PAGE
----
MDB support for Go
Last week was Joyent Engineering’s inaugural hackathon, where we spent a couple of days together in San Francisco working in small teams on projects which interested us and were at least in some way relevant to our business.
Whilst the obvious choice for me would have been to work on something which used Manta for pkgsrc analysis (no shortage of ideas or potential there), I wanted to take advantage of being in the same room as my illustrious co-workers and work on something a bit more low-level and personally challenging.
For the past few months Aram Hăvărneanu has been doing some amazing work porting Go to SunOS, and we wanted to help out. So, while Bryan and Josh got stuck in with Go core and Brendan started cooking up some Go-related DTrace, I ventured into MDB land to add support for Go stack traces.
C Stack Traces
Let’s start by looking at a contrived example in C. Here is the code:
Compile it with no optimisations to ensure we do not lose any functions to
-g isn’t strictly necessary for these examples, but is good
Now we can show a stack trace using MDB. Comments inline:
From the output we can match up a few things:
The instruction pointer
%ripis set to our break point, and you can see both the real (
0x401078) and the symbolic (
The arguments to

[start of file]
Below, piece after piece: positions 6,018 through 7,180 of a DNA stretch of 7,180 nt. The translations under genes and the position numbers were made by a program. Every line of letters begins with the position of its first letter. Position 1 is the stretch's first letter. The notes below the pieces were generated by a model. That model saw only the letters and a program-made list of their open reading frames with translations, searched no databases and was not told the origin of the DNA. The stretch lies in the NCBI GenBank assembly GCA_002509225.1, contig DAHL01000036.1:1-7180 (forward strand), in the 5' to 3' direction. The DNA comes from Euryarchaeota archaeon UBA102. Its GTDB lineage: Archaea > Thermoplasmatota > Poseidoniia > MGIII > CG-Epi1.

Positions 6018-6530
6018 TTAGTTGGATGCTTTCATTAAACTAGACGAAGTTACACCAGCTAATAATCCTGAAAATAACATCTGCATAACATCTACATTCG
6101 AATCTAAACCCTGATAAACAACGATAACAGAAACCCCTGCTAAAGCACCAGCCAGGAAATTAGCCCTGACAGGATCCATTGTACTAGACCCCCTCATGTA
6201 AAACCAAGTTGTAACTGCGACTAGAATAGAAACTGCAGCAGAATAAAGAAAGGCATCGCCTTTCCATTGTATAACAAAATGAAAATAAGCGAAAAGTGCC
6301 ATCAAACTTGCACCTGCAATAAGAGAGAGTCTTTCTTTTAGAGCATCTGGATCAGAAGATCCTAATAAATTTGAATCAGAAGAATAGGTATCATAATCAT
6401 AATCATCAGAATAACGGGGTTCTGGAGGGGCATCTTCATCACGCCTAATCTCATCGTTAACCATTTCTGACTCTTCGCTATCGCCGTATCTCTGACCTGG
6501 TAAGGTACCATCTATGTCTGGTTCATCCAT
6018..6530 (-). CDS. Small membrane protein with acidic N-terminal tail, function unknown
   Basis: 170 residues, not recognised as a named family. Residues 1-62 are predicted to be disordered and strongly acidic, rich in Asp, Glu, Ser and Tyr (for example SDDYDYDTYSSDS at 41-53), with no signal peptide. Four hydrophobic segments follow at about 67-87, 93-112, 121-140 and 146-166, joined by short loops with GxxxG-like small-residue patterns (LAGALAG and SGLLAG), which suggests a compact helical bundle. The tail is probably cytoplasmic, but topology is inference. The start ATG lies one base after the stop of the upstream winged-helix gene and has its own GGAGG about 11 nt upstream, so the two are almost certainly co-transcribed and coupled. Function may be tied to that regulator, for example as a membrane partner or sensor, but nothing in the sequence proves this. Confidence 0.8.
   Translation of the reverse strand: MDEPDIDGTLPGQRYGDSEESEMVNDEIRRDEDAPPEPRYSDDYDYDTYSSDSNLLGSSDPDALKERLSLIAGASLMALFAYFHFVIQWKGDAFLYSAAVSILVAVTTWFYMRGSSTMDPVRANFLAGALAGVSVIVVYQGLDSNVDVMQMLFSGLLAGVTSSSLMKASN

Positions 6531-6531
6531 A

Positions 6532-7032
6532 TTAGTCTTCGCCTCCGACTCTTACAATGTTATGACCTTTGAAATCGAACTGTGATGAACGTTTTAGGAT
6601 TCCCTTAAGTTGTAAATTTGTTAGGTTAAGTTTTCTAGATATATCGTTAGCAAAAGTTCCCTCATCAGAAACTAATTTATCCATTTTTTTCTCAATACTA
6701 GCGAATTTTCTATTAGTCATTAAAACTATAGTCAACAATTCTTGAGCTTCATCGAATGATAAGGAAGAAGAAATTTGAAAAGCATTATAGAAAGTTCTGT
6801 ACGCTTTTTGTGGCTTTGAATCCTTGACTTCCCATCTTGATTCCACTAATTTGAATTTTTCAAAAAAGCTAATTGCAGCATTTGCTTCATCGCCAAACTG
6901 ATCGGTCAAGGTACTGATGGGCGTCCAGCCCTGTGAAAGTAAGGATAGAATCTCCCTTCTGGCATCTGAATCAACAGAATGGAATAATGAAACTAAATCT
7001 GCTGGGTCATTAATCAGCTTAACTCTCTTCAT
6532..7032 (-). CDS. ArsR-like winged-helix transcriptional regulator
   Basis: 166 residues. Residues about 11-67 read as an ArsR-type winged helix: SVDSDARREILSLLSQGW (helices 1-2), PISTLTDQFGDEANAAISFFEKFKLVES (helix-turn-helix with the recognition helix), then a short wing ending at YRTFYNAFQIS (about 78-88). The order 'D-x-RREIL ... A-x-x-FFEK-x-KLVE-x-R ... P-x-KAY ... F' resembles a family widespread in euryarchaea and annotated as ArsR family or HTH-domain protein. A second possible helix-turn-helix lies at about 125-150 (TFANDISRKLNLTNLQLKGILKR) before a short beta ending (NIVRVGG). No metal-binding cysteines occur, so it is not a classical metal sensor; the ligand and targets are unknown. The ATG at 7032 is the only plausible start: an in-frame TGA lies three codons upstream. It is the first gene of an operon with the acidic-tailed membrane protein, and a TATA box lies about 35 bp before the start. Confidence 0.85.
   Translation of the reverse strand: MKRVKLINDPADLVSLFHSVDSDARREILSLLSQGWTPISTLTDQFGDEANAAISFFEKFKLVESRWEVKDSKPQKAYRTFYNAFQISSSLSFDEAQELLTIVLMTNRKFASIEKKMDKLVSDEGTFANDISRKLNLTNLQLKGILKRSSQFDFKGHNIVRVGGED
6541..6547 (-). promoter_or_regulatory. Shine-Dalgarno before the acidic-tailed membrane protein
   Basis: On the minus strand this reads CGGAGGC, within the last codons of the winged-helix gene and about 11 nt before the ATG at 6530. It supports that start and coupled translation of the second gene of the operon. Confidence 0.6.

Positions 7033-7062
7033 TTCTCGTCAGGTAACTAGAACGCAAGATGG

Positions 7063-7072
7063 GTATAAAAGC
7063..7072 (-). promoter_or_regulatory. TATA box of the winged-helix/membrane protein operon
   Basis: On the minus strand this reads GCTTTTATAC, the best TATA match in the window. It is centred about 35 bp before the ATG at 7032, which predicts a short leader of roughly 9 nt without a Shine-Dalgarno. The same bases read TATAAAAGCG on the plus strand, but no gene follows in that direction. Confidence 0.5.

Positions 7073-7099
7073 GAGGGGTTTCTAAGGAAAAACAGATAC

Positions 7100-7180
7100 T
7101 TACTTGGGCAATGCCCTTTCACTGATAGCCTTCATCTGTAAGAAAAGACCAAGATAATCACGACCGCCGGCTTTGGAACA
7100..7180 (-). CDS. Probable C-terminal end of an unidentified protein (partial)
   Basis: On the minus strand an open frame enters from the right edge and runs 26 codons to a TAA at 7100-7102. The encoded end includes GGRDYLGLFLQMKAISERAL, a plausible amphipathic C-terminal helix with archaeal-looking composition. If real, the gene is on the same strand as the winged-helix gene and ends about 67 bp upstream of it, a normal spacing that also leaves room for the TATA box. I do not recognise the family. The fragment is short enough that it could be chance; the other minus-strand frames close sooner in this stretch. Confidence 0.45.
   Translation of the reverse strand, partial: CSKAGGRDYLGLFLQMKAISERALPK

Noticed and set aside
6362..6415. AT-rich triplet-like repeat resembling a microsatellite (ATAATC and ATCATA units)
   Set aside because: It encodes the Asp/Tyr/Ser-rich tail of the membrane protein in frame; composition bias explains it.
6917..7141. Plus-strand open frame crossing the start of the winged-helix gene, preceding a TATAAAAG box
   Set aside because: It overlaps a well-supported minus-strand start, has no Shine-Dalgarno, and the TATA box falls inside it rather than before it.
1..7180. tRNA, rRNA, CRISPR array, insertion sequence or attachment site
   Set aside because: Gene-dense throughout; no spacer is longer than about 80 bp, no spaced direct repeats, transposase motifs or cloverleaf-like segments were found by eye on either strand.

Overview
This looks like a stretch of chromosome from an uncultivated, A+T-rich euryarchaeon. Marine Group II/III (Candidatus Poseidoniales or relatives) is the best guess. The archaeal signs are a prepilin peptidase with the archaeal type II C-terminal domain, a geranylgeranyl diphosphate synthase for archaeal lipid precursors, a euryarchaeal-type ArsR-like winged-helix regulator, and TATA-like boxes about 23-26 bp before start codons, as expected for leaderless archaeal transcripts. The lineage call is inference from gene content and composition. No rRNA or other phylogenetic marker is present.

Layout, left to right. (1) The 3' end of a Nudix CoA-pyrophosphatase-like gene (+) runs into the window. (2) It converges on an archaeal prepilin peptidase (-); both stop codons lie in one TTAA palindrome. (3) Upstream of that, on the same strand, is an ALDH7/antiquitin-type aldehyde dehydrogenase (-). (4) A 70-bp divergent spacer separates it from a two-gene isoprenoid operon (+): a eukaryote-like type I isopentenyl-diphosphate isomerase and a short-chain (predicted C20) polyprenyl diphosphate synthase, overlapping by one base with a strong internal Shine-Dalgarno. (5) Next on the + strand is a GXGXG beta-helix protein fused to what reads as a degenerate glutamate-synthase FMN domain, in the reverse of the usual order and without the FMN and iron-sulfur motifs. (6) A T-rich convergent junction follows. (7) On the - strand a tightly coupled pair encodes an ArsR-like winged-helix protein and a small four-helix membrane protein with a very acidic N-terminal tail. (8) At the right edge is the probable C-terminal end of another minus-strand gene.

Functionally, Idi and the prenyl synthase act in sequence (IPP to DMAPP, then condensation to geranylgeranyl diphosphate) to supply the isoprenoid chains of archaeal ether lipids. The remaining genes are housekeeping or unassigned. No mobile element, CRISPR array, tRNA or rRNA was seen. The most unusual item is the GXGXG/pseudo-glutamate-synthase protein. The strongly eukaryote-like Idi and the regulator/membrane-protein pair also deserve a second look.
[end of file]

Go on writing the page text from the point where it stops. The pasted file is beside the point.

printf()are passed in the registers, with
%rsicontaining the integers we are printing, and
%rdicontaining a pointer to the string “
%d -> %d” which we can see using
The stack contains arguments (
6), instruction pointers (
4010cc) and frame pointers (
If you are wondering where I am getting those addresses from, note that this is on x86 which is little-endian, and so you need to read each byte backwards - that is, if you have a dump line which contains a 64-bit value, a 32-bit value, a 16-bit value and two 8-bit values, then:
- 0xfffffd7fffdff378 (64-bit)
- 0xffdff378 (32-bit)
- 0x0702 (16-bit)
- 0x41 (8-bit)
- 0x0d (8-bit)
Playing around with MDB like this was super helpful for me to get a visual representation of memory, and how functions and arguments are passed around.
Thanks to the frame pointers being saved on the stack, we are able to easily get useful stack traces by simply following them and printing each frame in turn.